Lascaux Caves: the prehistoric Sistine Chapel
Known as "the prehistoric Sistine Chapel," the Lascaux Caves, a cave complex in southwestern France, contain some of the most remarkable paleolithic cave paintings in the world, from at least 15,000 years ago.
The cave was discovered on 12 September 1940 by four teenagers, Marcel Ravidat, Jacques Marsal, Georges Agnel, and Simon Coencas, as well as Ravidat's dog, Robot. Public access was made easier after World War II. By 1955, the carbon dioxide produced by 1,200 visitors per day had visibly damaged the paintings. The cave was closed to the public in 1963 in order to preserve the art.
Altamira Caves: as Picasso famously exclaimed, "after Altamira, all is decadence"
The fabulous caves of Altamira are located near Santilliana del Mar in Cantabria, Northern Spain, about 30 kms. west of Santander. As is so often the case they were discovered by chance. In 1868 a hunter by the name of Modesto Cubillas stumbled across them but they were not properly explored until 1875 by a nobleman from Santander named Marcellino Sanz de Santuola but it was his daughter, Maria de Santuola who discovered the wonderful cave paintings of Altamira in 1879. However they were of such astounding quality and so well preserved that specialists doubted their authenticity and sadly the discoverer was dead before they were officially acknowledged as genuine. At the beginning of the 20th. centuary they were finally accepted as authentic after similar remains from the stone age were discovered in the area. However the cave paintings of Altamira remain the most exceptional evidence of Magdalénian culture (between c. 16,500 and 14,000 years ago) in southern Europe.
Chauvet Caves: spectacular artwork
The Chauvet Cave or is located in the Ardèche département, southern France. It became famous in 1994 after a trio of speleologists found that its walls were richly decorated with Paleolithic artwork, that it contained the fossilized remains of many animals, including those that are now extinct, and that the floor preserved the footprints of animals and humans. The Chauvet Cave was soon regarded as one of the most significant pre-historic art sites in the world.
The cave is uncharacteristically large and the quality, quantity, and condition of the artwork found on its walls has been called spectacular. It appears to have been occupied by humans during two distinct periods: the Aurignacian and the Gravettian. Most of the artwork dates to the earlier, Aurignacian, era (30,000 to 32,000 years ago). The later Gravettian occupation, which occurred 25,000 to 27,000 years ago, left little but a child's footprint, the charred remains of ancient hearths and carbon smoke stains from torches that lit the caves.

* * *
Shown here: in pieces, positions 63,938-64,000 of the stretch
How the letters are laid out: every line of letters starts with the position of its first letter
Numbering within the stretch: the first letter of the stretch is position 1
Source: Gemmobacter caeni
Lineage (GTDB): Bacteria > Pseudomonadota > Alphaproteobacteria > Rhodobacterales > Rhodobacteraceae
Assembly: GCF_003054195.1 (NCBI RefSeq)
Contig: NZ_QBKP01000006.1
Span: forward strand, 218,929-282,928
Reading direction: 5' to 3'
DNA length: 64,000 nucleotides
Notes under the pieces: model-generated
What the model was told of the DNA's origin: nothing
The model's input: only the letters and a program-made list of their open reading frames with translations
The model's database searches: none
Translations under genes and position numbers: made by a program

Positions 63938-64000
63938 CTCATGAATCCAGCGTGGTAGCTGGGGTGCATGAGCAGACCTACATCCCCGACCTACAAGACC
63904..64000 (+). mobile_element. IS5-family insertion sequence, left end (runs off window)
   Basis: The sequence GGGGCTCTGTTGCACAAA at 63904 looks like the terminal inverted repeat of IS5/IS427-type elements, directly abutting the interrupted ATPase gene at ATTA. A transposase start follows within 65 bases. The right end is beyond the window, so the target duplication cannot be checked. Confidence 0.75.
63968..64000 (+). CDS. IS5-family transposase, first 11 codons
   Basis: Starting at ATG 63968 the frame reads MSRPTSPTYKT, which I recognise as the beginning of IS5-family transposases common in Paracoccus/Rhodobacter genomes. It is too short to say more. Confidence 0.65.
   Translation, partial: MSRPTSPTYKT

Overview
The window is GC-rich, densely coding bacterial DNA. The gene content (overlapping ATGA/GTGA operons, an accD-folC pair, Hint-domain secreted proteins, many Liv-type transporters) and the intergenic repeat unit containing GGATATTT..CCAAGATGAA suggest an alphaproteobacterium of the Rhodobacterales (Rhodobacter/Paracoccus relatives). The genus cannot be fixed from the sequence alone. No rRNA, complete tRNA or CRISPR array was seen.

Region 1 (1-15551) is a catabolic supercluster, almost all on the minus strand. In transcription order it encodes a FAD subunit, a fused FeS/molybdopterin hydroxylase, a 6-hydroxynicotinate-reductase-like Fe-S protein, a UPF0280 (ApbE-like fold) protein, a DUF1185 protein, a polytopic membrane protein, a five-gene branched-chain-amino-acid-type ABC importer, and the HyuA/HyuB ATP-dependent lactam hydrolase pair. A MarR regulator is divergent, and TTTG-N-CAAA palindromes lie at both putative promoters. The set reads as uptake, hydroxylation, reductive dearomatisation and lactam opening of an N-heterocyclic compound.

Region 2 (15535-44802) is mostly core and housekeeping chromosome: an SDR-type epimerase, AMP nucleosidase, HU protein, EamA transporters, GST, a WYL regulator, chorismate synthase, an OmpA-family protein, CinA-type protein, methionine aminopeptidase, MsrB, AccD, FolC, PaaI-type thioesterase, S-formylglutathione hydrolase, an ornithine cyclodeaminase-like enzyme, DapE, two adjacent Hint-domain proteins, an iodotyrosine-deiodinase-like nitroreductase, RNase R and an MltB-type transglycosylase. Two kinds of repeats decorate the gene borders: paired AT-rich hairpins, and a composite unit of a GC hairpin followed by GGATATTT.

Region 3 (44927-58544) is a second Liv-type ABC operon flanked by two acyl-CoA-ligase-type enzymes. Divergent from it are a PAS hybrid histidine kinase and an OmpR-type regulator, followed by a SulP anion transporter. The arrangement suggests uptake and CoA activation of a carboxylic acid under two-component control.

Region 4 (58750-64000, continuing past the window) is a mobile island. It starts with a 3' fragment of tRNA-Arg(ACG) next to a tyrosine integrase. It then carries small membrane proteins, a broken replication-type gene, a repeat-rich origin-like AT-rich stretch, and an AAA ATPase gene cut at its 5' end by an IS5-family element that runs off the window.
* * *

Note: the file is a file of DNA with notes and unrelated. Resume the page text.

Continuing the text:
Magura Cave: peeking into the prehistoric world
The Magura cave is in the Northwest of Bulgaria, some 180km from the capital of Sofia. Pearls of the cave are the unique paintings on stone, done in bat guano. They are multi layered and come from different epochs - The Epupaleolith, The Neolith, The Eneolith, the beginning of The Early Bronze Age. The paintings in the Magura cave represent dancing women, dancing and hunting men, disguised men, large variety of animals, suns, stars, instruments of labour, and plants. The Solar calendar from The Late Eneolith and some later additions, made during The Early Bronze age are quite accurate.
Through pictures information about religous events and feasts along with their smbols and particular personages were saved. Some of the images are very complex compositions and hint about the diversity of ideas in a world extremely rich in intellectual and spiritual aspect. The Magura drawings define its function as a temple for a long period of time - from The Neolith till The Iron age.
Cosquer Cave: an underwater cave from up to 27,000 years ago
The Cosquer cave is located in the Calanque de Morgiou near Marseille, France, not very far from Cap Morgiou. This cave, the entrance of which is located underwater nowadays, was discovered by Henri Cosquer in 1991. Today the cave can be accessed through a 175-meter long tunnel, the entrance of which is located 37 meters under sea level.
The cave contains several dozen painting and carvings dating back to Upper Paleolithic, matching two different phases of occupation of the cave: Older drawings of hand stencils and other related motifs, dating back to 27,000 BP (Gravettian); and newer drawings of signs and animal drawings dating back to 19,000 BP (Solutrean), representing both "classical" animals such as bisons, ibexes, and horses but also marine animals such as seals and what appear to be auks and jellyfish.
Font de Gaume: the best example of polychrome painting
Prehistoric people living in the Dordogne Valley first settled in the mouth of Font de Gaume around 25,000 BC. The cave mouth was inhabited at least sporadically for the next several thousand years. However, after the original prehistoric inhabitants left, the cave was forgotten until the nineteenth century when local people again began to visit the cave.
In 1901, Denis Peyrony, a school teacher from Les Eyzies, discovered the paintings inside Font de Gaume. The paintings date from around 17000 BC, during the Magdalénien period. However, many of the cave's paintings were discovered much later. The cave's most famous painting, a frieze of five bison was discovered accidentally in 1966 while scientists were cleaning the cave. Font de Gaume holds over 200 polychrome paintings and is considered the best example of polychrome painting other than Lascaux, which is now closed to the public. The paintings in Font de Gaume include depictions of more than 80 bison, approximately 40 horse depictions, and more than 20 mammoth depictions.